Which software to use?

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As a followup post to my “tips for starting artists” post. Another question beginner artists often give me is. Which software should I use?

Instead of giving you a biased “use this or that” answer. I wanted to give a short overview of what is currently out there and what is used the most.

It is recommended to try different tools during your path as a 3D artist. Software is a tool. If your school or studio uses one, stick with that for a year or two till you have a good foundation of it. Then switch to others to learn how they work. Each tool has its pros and cons, there is none that is best.

Autodesk Maya:

Used a lot by animators. Good at rigging and animation. Started as and known for the tool for animation and film. I believe it is the most used modelling and animation tool. By now an old tool, though it is being revived by Autodesk.
 

Autodesk 3D Studio Max:

Started as and known for Archviz, had a while where it was known as the game mapping tool. Mostly by the Unreal guys back in the day of UDK. Has a good modular workflow with it’s modifier list. Their line tools are also amazing. By now an old tool, though it is being revived by Autodesk.
 

The Foundry Modo:

A younger tool. But also showing age. Mostly a modelling tool. Was slow in getting other features like animations or game dev features. Has good fast tools for basic poly modelling. But lacking or slow in features like animation. You need to get used to its “dropping tool” feature.
 

Blender:

Community driven and free. Haven’t used it myself yet. But everyone around me is shouting that it is amazing. For a long time it was the ugly duckling among giants like Maya or 3D Studio Max. However, in 2019 they revised the GUI to bring it up to compete with the giants. It’s free so it’s a very good option for students.
 

Pixologic Zbrush:

The best sculpting tool. Can handle very high resolutions (polycounts). And often presents new methods into the game and film industry. By now it can also do hard-surface modelling like weapons or machines. A must have tool.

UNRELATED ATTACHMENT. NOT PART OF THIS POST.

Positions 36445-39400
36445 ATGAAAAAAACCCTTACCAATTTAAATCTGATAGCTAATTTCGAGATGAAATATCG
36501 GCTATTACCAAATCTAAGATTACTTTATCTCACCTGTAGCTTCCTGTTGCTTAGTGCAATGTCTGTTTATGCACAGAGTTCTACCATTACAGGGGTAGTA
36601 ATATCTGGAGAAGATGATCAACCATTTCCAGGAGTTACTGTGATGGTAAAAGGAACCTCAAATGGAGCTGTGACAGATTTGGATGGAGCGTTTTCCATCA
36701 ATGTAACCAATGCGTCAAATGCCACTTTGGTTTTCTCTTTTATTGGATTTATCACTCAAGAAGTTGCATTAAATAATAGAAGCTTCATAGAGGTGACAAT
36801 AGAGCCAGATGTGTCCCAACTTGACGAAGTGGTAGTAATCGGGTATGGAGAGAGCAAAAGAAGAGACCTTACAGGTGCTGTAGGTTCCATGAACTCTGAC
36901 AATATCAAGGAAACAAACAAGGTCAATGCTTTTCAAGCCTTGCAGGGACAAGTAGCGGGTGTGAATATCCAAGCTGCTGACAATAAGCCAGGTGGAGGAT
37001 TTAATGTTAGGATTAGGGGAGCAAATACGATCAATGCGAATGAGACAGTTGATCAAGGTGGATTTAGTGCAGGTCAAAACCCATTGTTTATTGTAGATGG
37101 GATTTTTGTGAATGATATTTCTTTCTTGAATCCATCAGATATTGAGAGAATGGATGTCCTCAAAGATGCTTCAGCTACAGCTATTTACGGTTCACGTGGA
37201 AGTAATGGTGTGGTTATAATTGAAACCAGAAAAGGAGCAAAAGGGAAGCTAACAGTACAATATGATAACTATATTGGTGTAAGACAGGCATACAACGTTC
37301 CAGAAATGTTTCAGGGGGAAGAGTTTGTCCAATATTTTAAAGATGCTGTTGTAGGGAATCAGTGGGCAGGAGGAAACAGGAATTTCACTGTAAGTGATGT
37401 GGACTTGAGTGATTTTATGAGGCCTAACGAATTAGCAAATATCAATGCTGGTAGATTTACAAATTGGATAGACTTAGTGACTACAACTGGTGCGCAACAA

Adobe Photoshop:

The industry standard for 2D pixel/bitmap editing. Used by most for texturing, designing, painting. Everything 2D.
 

Substance Painter:

A must have tool for any 3D game artist. Real-time texturing with a workflow that automatically adds detail to your model. Like dirt in corners, or scratches on edges.
 

Substance Designer:

A procedural texturing tool. It’s more for tech-artists. And your project’s pipeline needs to incorporate it to get the maximum out of it. But very powerful.
 

Marmoset Toolbag:

A small and efficient real-time renderer. Often used for presenting your work, or for easy testing of your models. Drag & drop features.
 

Unity 3D:

One of the two most popular public game engines. Unity is considered a lower quality game engine compared to Unreal Engine. But one that is easier to use, with more “plug & play” features compared to Unreal. Often used by smaller teams, indies or mobiles games. Though there are definitely a lot of high profile games built with Unity too.
 

Epic Unreal Engine:

A powerhouse compared to Unity. Amazing rendering and features. But also bulkier and slower to work with. Has a longer learning curve compared to Unity and you need more technical know-how to get correct results. A solid triple-A game engine that is available for the public.

Other tools worth knowing about:

These are less common, have a specific need, or are not being developed anymore. But might still be good to look into.

– SimplyGon – 3D asset optimization
– Marvelous Designer – Cloth creator
– xNormal
– 3D Coat
– Roadkill – UV unwrapping
– Ultimate Unwrap 3D
– UVLayout

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